Battle of the Changjin Reservoir, 1950

The idea of a chronology was first conceived by Col. George Rasula, USA (Ret.) while serving as a board member of The Chosin Few. In hearing various accounts of what happened when, to whom and where, he saw the need of an orderly, chronological accounting of what really took place at Chosin.

Through the years this accounting grew in scope and depth to this, the next step, its publication. The decision to publish electronically was made for these economic reasons: Publishing in printed form would have been very expensive given the graphics it contains which would have rendered the final cost per volume prohibitively expensive to many veterans and their families.

With assistance from his map expert, Mel Coolbaugh, and his graphics-pro son, Jon, Col. Rasula was able to assemble an immense amount of information and distill it down to a concise and accessible 232 pages.






The battle of the Chosin Reservoir, also known by its Korean name, "Changjin," pitted U.S. Marines and Army units in a death struggle with vast numbers of Chinese forces in the bitter, life-sapping cold of November - December 1950.

In this disc, one of America’s most historic conflicts has been given context and perspective, enhanced by digital maps, overlays and photographs. Return to the “Frozen Chosin” and follow the compelling action, with insightful interpretation, from surprise outbreak to valiant withdrawal.

Korea has been considered the “Forgotten War.” It needn’t be."

-Byron Sims


George A. Rasula
During his 32 years of service in the United States Army, first as a private soldier in the regular army to a colonel of infantry, George Rasula fought in three wars: As a rifle platoon leader in the Palau operation (attached to the 1st Marine Division on Peleliu), the Korean War as a regimental staff officer (and infantry rifle company commander attached to the 1st Marine Divison during the Chosin Reservoir campaign) and in the Vietnam War for two tours, first as a regimental advisor in Tay Ninh/Iron Triangle during the early phases of Viet Cong activity, and years later as Inspector Gen. of XXIV Corps on his last tour. Col. Rasula served as a deputy brigade commander in Alaska after which he served as Army Attache to Finland, both tours enhancing his expertise in cold weather operations.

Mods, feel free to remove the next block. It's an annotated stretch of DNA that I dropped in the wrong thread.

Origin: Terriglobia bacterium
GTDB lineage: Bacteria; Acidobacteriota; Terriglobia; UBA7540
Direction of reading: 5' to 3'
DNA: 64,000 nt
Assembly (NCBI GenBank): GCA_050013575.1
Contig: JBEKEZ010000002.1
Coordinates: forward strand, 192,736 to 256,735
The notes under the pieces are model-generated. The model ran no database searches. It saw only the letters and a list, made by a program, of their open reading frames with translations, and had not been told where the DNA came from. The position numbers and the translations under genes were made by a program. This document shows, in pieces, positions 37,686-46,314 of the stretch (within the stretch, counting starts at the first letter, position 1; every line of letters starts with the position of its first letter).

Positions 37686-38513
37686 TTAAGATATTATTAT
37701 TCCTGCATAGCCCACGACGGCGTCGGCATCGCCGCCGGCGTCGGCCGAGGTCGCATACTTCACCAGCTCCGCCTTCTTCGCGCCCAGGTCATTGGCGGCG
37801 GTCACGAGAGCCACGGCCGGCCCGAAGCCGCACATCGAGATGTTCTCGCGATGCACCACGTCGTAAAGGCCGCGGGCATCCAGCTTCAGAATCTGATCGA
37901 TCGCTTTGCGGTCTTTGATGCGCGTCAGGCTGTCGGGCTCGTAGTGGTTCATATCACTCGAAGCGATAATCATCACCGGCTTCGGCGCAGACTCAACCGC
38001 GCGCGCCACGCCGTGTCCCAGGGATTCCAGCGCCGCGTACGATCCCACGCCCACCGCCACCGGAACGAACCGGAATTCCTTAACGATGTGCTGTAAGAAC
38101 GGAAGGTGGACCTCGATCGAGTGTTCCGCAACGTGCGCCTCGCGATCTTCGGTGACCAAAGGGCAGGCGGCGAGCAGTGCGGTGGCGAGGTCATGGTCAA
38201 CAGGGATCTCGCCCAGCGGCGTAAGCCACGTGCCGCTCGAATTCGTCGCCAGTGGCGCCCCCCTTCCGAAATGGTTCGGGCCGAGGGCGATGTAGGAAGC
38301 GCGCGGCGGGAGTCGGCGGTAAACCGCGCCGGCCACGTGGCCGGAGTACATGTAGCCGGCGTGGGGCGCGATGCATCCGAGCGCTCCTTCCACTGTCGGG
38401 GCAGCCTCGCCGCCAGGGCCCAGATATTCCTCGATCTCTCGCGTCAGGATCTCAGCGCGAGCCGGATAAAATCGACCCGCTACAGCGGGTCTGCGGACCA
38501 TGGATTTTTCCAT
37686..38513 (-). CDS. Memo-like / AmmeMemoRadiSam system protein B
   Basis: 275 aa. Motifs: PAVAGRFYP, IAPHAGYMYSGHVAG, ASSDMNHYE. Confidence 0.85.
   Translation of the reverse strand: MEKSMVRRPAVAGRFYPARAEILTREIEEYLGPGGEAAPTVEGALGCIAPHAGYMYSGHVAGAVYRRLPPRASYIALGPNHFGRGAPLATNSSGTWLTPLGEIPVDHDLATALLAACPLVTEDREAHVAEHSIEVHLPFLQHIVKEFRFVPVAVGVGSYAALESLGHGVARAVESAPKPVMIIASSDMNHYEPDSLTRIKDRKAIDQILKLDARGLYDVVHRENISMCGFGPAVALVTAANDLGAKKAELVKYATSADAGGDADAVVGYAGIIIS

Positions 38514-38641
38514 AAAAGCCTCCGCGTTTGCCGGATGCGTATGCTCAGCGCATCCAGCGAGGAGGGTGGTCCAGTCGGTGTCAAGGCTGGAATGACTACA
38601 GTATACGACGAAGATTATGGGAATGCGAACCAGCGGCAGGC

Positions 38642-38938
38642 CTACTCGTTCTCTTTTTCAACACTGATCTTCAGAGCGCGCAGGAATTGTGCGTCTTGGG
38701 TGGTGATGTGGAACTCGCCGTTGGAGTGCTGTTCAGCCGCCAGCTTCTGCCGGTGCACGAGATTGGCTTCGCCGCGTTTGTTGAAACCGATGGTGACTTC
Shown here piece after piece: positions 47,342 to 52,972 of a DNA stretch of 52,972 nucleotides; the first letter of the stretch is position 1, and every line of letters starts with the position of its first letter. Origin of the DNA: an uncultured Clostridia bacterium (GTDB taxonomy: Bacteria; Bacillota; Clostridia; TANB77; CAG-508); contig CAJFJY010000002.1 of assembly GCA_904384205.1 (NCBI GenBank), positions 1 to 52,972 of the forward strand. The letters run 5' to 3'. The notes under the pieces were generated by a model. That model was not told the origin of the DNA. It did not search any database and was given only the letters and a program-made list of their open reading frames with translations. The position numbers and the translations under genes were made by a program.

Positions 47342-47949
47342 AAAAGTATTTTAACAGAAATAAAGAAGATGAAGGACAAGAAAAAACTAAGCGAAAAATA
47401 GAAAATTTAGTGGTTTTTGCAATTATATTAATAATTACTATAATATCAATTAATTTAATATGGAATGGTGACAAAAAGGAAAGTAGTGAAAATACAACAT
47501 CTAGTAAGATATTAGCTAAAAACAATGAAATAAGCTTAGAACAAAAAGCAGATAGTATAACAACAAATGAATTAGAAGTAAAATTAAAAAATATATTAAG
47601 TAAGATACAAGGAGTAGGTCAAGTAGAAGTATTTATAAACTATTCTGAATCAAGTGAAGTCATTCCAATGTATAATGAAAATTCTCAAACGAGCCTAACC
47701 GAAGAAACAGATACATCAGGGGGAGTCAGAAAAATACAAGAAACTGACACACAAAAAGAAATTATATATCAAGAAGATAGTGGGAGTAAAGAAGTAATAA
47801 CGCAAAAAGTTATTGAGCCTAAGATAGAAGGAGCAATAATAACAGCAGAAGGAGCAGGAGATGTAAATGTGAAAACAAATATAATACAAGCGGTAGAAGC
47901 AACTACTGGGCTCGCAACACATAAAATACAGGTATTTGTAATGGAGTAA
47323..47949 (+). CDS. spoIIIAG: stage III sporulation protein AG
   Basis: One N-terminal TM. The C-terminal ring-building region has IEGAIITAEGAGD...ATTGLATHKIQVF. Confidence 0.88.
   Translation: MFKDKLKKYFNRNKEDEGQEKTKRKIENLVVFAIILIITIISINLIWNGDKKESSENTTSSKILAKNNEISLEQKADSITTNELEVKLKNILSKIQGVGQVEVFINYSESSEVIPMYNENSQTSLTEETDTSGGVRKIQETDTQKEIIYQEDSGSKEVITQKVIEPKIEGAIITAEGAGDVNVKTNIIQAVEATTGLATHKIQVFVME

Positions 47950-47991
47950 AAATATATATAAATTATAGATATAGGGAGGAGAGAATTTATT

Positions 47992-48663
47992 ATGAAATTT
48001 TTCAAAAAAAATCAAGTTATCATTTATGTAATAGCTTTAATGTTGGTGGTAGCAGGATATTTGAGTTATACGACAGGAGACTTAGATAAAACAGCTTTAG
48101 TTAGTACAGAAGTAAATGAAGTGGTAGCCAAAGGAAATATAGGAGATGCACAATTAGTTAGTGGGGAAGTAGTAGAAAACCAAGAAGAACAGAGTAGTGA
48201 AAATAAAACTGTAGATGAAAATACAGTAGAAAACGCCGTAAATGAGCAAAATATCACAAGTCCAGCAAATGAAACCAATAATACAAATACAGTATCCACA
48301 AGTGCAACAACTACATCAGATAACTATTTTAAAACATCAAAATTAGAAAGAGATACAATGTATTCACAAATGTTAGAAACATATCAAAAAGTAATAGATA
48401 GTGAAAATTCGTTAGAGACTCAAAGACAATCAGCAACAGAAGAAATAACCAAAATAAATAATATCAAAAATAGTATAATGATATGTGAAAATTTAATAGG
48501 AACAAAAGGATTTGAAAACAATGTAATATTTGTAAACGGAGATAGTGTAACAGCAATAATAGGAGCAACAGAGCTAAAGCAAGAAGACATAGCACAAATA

Lt. Rasula first went to South Korea in 1948 where he served both in the Inchon and Seoul areas, as well as flying the 38th parallel as an observer during the growing border tensions of 1949. When the war began he was with the 31st Infantry Regiment in Hokkaido where he had served as a platoon leader and rifle company commander in K3/31, then a regimental staff officer in the operations section into Korea, promoted to captain during move to North Korea in October 1950 where he participated in the Chosin campaign.

Melville J. Coolbaugh
A native of Colorado, Melville J. Coolbaugh entered the U.S. Army in 1950 and had just completed his training when the Korean War began, shortly finding himself a member of Company L, 31st Infantry, in Japan as they were preparing as part of the Tenth Corps for the landing at Inchon.

When the Corps went to North Korea he participated in the 3rd Battalion operations near the Fusen Reservoir during the earliest actions against the Chinese, followed by the battle with two Chinese divisions east of the Chosin Reservoir. Although wounded three times and suffering frostbite injury, he was able to fight with the provisional Army unit attached to the 7th Marines during the breakout to the coast. After hospitalization he returned to and fought with the 31st Infantry until summer of 1951, returning to the States and being discharged as a Sergeant First Class.

After leaving the service Coolbaugh used the GI Bill and graduated from the Colorado School of Mines as an Engineer of Mines, resulting in engineering experience at many underground mines and tunnels in North America. In 1984 he founded Coolbaugh Minerals, Inc., a company which evaluates ore deposits and mining properties, an important role in the mining industry. In this work he employed computer programs to draw maps showing the three-dimensional size, shape and content of mineral deposits and to draw maps of the terrain above the deposits. It was this map making capability which became known and the need recognized when he joined the survivors of the Chosin campaign, the Army Chapter of The Chosin Few.

Mel Coolbaugh and George Rasula merged their talents by developing the visual side to The Chosin Chronology during the early 1990s. The highly accurate maps of North Korea with story telling overlays opened the door to new understanding of battles through a technique seldom employed to portray day-by-day battle actions of organizations from divisions to platoons. It has been Mel Coolbaugh’s understanding of the Chosin terrain enhanced by years of professional knowledge and technical expertise which played a major role in making this book possible.